The Sheffield Gang Wars is currently out of print but is available at Sheffield Libraries.

Five things to read

  1. The BBC has a good explainer on Sheffield’s forthcoming governance referendum, which The Tribune featured last month. The story contains some food for thought for undecided voters, with an academic describing the committee system as ‘opaque, cumbersome, slow and unaccountable’. But the piece also underscores how little open opposition there is to the move, with council leader Bob Johnson seemingly unwilling to mount a defence of the strong leader model he hopes to preserve.

  2. Jennifer Barnes, the young parliamentary staffer who was sexually harassed by former Sheffield Hallam MP Jared O’Mara, is quoted in this POLITICO piece about the conclusion of the standards hearing against him. O’Mara was found to have breached Parliament’s sexual misconduct policy over texts he sent to her, and will lose his parliamentary pass as a result. Ms Barnes said the case had caused her constant worry and anxiety for two years, adding: “I very much hope that Mr O’Mara has sought the help he needs.”

  3. David Vernon-Edwards, who later this year will leave his job as director of the Children’s Hospital Charity after two decades at the organisation, gets a nice valedictory profile in the Sheffield Telegraph. David joined the charity as a 28-year-old in 2002, working his way up to director in 2006. In that time he has helped raise £25 million for the hospital, funding dozens of pieces of life-saving equipment and helping make the hospital a national asset.

  4. With all the celebrations of the Peak District’s 70th birthday, relatively little was said about the anniversary of the Kinder Scout mass trespass, which took place on April 24, 1932. Tribune magazine (no relation) has a fascinating story about what happened on the day and how it led to the creation of the national park 19 years later. While the trespass was led by Mancunians, they met up with ramblers from Sheffield on the plateau, fighting with landowners and singing socialist songs.

  5. This Yorkshire Post opinion piece, from veteran Sheffield businessman Andrew Cook, urges the Government to push on with its ‘Northern Powerhouse’ agenda, focusing particularly on improving transport. The steel magnate suggests a huge programme of rail electrification and the introduction of a ‘northern oyster card’. His suggestion that Sheffield and Manchester could be linked by a ‘simple, fast Woodhead motor road — an expressway over the moor’ might be more controversial.

Picturing the past

A view that would probably have been familiar to George Mooney and Sam Garvin, this photo shows residents of Smithfield in Shalesmoor in the 1920s. The area today is largely unrecognisable, save for the United Methodist Sunday School on Allen Street at the bottom, now home to communications company CC33. Prints of the photo can be bought from the Sheffield Council archives print store.

Five things to do

  • Visit: If you want to enjoy your new found freedom and support a much-loved city heritage project at the same time, look no further than the Abbeydale Picture House. The 101-year-old building is hosting Picture House Social events in its makeshift beer garden during this phase of the lockdown (Fridays to Sundays plus Bank Holiday Monday). The beautiful Grade II listed building is the subject of a long-standing regeneration project which will one day see the old cinema restored to its former glory.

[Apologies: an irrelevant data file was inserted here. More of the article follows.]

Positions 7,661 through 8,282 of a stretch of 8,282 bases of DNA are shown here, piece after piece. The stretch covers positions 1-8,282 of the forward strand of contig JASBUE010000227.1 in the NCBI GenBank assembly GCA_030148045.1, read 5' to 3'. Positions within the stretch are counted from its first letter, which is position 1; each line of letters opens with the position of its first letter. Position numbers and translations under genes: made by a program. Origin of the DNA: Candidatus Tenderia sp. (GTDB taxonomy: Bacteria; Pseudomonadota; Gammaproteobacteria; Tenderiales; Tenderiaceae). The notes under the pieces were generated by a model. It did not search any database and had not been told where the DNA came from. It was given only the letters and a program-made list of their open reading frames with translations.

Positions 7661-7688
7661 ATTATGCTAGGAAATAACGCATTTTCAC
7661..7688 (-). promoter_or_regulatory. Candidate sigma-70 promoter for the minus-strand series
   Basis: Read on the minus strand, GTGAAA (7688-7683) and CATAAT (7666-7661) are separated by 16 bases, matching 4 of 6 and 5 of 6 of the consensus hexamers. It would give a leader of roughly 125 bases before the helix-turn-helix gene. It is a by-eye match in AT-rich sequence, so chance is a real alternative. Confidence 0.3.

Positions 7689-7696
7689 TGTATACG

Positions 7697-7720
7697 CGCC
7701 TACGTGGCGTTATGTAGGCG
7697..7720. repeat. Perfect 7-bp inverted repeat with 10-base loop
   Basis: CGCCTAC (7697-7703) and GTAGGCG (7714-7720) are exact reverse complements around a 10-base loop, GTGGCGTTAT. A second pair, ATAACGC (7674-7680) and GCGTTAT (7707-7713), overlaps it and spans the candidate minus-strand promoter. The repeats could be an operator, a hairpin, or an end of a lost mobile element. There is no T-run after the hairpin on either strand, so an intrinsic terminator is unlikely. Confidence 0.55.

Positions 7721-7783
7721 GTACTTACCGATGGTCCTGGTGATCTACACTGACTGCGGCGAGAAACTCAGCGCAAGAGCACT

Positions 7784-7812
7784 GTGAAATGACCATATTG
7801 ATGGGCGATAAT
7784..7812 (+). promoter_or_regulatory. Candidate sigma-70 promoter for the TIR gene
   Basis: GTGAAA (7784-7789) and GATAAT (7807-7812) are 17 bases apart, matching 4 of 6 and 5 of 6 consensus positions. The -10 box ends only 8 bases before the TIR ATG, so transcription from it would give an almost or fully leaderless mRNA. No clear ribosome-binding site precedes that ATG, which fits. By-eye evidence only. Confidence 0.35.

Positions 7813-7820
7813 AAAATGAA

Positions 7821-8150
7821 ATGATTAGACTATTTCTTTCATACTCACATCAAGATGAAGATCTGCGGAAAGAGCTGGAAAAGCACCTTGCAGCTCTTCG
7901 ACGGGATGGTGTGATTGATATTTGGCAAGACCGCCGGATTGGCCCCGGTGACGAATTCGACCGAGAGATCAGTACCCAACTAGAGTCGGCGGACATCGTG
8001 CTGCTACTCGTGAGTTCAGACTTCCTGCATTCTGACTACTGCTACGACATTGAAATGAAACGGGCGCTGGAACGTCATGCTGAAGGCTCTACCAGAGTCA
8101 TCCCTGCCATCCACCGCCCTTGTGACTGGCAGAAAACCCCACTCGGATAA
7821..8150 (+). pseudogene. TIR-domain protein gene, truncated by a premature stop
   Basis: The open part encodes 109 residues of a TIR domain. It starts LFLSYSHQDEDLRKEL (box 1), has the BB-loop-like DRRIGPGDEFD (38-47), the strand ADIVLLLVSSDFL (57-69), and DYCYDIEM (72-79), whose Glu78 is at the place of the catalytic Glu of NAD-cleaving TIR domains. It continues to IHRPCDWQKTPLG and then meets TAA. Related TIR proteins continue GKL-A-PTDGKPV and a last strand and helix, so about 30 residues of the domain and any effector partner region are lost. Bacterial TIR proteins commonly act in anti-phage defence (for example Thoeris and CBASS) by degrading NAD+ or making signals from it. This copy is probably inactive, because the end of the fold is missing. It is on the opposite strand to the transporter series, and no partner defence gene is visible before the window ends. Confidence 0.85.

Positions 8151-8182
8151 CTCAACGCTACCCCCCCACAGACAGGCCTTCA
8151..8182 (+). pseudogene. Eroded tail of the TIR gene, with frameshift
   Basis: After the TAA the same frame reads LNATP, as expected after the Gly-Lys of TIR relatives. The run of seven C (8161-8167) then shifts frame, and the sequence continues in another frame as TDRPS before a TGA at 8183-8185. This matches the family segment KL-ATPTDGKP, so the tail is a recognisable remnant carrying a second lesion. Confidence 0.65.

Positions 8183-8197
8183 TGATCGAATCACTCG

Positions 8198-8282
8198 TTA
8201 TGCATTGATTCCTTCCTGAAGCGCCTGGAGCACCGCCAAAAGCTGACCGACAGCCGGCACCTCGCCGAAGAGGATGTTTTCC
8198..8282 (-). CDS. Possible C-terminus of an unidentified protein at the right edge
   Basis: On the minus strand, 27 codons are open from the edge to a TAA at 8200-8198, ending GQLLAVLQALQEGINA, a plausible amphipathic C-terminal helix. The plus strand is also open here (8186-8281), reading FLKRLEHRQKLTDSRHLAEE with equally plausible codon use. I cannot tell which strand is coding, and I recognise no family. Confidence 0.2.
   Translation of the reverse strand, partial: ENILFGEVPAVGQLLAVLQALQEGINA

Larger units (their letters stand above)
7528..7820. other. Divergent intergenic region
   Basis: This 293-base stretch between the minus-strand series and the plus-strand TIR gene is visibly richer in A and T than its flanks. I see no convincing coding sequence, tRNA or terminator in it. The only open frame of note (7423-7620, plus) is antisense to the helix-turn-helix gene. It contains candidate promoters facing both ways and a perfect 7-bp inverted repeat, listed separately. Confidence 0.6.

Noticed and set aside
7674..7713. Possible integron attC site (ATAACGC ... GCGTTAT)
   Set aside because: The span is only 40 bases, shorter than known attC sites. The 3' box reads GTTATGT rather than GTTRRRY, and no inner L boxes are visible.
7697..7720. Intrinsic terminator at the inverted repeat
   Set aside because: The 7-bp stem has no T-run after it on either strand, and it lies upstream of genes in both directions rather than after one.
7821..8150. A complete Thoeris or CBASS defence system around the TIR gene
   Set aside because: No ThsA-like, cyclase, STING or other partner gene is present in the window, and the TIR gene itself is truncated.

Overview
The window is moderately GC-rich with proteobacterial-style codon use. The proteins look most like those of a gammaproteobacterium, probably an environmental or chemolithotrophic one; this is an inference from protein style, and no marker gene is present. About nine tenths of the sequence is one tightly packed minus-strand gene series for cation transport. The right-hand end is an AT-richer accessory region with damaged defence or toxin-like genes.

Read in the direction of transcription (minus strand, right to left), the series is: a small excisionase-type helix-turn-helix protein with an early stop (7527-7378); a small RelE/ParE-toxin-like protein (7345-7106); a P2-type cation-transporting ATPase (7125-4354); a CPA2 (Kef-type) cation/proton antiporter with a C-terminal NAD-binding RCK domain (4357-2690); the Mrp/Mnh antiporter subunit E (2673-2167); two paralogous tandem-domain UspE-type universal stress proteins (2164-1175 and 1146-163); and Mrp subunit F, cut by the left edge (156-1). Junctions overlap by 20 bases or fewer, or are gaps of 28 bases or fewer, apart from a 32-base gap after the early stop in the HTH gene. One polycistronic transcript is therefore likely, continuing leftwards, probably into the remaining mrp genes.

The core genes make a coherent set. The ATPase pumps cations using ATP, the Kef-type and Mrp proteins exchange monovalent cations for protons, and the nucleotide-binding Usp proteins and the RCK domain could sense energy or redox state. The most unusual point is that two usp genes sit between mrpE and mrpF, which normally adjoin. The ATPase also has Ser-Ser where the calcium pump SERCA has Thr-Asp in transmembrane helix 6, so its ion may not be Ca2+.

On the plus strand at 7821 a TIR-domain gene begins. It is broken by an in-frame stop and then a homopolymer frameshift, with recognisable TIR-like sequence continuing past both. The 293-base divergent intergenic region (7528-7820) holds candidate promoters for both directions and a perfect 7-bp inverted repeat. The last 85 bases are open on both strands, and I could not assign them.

• Watch: Continuing on the crime theme, this documentary looks at both modern day gang activity in Sheffield and its long history. Presented by Martin and Gary Kemp — stars of the 1990 film The Krays — the doc looks at the still-unsolved killing of Jonathan Matondo in 2007 and the brutal murder of William Plommer at the hands of the Park Brigade gang in 1925. The documentary also features interviews with JP Bean, real name Julian Broadhead, who wrote The Sheffield Gang Wars.

  • Listen: BAFTA award-winning sound recordist Chris Watson was asked by Sheffield Museums to produce a ‘sound map’ of his home city in 2013. Chris revisited the work in 2020, creating a stereo version of his original ambisonic recording. A YouTube video of the resulting work — which is best listened to on headphones for the maximum effect — is available at the Sheffield Museums website, accompanied by black and white photos taken by museum digital producer Alan Silvester.

  • Sport: The World Snooker Championship at Sheffield’s iconic Crucible theatre is the first sporting event in the UK to invite fans back in since last year. The championship, which has been hosted in Sheffield since 1977, is watched by millions worldwide and is one of only a handful of events which truly puts the city on a global stage. Tickets are still available for every session from round two on Monday, April 26 until the third session of the final on Bank Holiday Monday.

  • Walk: While the Tinsley canal isn’t perhaps one of Sheffield’s best known walks, it is certainly one of its most interesting. As well as the peace and tranquility of the water, the 3.5 mile route also provides a trip through Sheffield’s industrial history, which the city should make much more of. If started from Tinsley (easily accessible by tram), the walk finishes at Victoria Quays, which has a growing choice of places to find refreshment including music venue the Dorothy Pax and new bar True Loves.